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Judge criticises MP’s remarks about woman jailed after £45,000 scam and faking cancer

Written by on 11 February 2021

A judge who jailed a woman who pretended to have cancer says he was “astonished” by an MP’s remarks about the defendant.

Nicole Elkabbas, 42, conned people out of more than £45,000 in donations using a convincing GoFundMe page, an offence for which she has been sent to prison.

Carolyn Harris MP made comments in relation to the sentencing, which then prompted Judge Mark Weekes’s criticism on Wednesday.

At Canterbury Crown Court, the judge said: “I am astonished to read from Mrs Carolyn Harris MP that she considers you were ‘honest about the crimes you had committed’.”

He added that he “cannot help but wonder” if this was a “further instance of your playing with the truth” and manipulating others.

Responding to the judge’s words, the Swansea East representative told the PA news agency: “My comments were in connection with her addiction leading her to crime.

“Like so many who fall into the trap of addiction, they commit crimes out of desperation and whilst Nicole was wrong to commit the crime, she has been honest in her mitigation as to why she did so.”

Earlier, the court had heard that Elkabbas’s crime went as far as posting a photo on her GoFundMe page of herself lying in a hospital bed, to rake in hundreds of donations.

On her online fundraising page, she spoke about having ovarian cancer, subsequent surgery and rounds of chemotherapy – claims that prosecutors described as “detailed lies”.

The defendant, of Broadstairs, Kent, was found guilty of fraud by false representation and possession of criminal property last November.

She was jailed for two years and nine months on Wednesday.

Undated handout file photo issued by the CPS of Nicole Elkabbas, lying in a hospital bed, where she conned kind-hearted members of the public out of thousands using a GoFundMe page by faking having cancer, as she is to be sentenced on Wednesday. Issue date: Wednesday February 10, 2021. file pic from PA Image: Elkabbas posted photos of herself in a hospital bed on her GoFundMe page. File picture issued by CPS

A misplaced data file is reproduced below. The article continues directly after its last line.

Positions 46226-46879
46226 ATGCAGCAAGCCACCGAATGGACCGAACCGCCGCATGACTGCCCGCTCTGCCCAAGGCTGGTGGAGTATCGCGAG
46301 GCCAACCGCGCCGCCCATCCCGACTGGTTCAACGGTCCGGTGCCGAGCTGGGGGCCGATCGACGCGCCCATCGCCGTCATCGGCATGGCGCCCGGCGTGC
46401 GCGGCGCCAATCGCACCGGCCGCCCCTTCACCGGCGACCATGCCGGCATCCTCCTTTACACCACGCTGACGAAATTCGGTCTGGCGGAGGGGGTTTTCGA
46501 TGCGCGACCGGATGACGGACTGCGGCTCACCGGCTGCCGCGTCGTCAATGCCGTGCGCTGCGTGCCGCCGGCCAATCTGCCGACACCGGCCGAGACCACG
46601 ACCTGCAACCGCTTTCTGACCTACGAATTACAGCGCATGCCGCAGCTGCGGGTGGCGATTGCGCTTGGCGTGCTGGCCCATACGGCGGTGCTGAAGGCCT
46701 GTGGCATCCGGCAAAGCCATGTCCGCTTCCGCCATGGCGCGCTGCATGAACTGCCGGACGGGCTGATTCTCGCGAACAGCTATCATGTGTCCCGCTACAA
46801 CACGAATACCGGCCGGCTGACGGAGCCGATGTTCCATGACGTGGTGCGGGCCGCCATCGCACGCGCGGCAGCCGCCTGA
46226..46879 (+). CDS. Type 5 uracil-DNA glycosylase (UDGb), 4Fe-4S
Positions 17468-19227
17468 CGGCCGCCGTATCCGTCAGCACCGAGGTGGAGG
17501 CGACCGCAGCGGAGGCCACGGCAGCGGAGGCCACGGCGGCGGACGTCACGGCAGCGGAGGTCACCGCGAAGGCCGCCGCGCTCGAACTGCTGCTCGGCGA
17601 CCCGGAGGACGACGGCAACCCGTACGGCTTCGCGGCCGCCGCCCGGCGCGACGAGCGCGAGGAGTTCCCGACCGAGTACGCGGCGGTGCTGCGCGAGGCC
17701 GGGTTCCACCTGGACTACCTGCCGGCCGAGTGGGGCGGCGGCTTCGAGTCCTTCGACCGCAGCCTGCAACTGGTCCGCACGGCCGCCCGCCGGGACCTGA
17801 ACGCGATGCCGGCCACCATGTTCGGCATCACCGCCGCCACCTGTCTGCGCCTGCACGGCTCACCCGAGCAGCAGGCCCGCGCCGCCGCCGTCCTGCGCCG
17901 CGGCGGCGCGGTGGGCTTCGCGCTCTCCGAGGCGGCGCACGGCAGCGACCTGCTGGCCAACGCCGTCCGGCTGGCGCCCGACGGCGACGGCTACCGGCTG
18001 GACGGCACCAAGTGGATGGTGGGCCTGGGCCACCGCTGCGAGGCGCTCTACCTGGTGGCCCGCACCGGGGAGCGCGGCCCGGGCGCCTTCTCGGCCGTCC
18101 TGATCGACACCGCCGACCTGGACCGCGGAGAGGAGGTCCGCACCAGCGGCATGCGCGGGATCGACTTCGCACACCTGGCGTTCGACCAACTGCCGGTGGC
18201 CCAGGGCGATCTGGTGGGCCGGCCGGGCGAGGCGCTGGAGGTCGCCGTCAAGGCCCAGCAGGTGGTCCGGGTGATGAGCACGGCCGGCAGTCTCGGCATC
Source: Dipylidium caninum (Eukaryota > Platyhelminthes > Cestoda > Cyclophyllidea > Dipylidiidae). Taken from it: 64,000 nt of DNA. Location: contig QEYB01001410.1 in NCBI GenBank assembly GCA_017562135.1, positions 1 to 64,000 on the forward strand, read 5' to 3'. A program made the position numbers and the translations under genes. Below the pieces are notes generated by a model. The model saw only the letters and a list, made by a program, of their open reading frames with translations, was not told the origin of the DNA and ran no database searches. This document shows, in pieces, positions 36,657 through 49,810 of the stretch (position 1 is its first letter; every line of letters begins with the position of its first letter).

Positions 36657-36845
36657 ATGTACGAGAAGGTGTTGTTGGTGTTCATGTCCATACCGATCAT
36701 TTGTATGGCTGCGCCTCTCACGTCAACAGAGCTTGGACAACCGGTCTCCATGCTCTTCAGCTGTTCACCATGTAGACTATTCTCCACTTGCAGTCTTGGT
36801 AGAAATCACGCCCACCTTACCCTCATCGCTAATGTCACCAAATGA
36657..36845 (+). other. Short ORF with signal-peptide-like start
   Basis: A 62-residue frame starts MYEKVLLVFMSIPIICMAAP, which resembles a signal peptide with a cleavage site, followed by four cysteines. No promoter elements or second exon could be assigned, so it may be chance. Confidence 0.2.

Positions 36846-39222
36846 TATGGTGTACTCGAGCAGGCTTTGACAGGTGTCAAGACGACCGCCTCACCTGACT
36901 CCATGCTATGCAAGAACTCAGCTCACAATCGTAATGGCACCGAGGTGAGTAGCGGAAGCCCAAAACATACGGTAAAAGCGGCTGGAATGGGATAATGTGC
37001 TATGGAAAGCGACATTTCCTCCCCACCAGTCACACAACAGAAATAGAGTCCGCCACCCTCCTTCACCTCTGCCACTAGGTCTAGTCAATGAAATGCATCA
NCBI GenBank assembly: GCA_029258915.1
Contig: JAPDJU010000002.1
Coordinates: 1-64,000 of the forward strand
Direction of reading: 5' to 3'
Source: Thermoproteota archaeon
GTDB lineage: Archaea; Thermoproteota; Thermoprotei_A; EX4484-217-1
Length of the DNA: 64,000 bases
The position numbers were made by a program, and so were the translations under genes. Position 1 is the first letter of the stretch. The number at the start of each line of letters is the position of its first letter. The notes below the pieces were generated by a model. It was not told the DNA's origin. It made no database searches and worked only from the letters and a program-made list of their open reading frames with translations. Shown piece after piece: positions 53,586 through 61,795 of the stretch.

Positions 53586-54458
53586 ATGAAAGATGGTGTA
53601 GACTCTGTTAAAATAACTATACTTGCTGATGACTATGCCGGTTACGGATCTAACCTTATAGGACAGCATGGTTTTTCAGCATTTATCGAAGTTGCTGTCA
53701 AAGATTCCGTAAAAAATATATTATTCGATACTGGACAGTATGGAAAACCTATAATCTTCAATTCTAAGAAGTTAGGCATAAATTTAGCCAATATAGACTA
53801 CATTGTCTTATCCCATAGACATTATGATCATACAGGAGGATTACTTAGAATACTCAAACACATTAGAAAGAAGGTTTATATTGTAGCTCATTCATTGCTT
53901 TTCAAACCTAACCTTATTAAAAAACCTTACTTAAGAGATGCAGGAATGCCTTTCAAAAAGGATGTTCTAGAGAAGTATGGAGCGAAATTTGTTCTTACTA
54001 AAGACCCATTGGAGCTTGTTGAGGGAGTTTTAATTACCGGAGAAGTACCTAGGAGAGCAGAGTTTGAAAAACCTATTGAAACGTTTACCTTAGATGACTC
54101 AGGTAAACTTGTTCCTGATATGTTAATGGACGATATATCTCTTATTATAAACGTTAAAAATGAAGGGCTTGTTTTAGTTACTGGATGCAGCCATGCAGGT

Elkabbas had denied the offences and her defence argued she believed she did have cancer.

Her defence barrister Oliver Kirk told the trial she is a “vulnerable” woman who has a genetic predisposition to ovarian cancer and has had cancer in her family.

She spent the donations from more than 600 people on a trip to Barcelona and Rome, gambling and a box at Tottenham Hotspur football club.

He added: “It is quite clear, in my submission, that these offences were committed by a person who was in the grip of a gambling addiction.

“Were it not for her gambling problem, her addiction, she would otherwise be leading a law-abiding life, and effectively her normal good nature became overwhelmed by her compulsion to gamble.

Prosecutor Ben Irwin told the court that Elkabbas was a “confidence trickster” who made claims she knew were untrue and described her actions as “utterly dishonest”.

He added: “it was a scheme designed to trick and to con, and she knew it. So she lied about the major surgery, lied about six cycles of chemotherapy, lied about this wonder-drug – the breakthrough drug.”

Sentencing Elkabbas, Judge Mark Weekes spoke of the effect her lies had on NHS staff and said her deception was “cunning and manipulative”.

He noted her previous good behaviour but said only immediate custody could be justified.

A GoFundMe spokesperson said: “All donations were refunded in 2019 when the misuse allegations were raised.”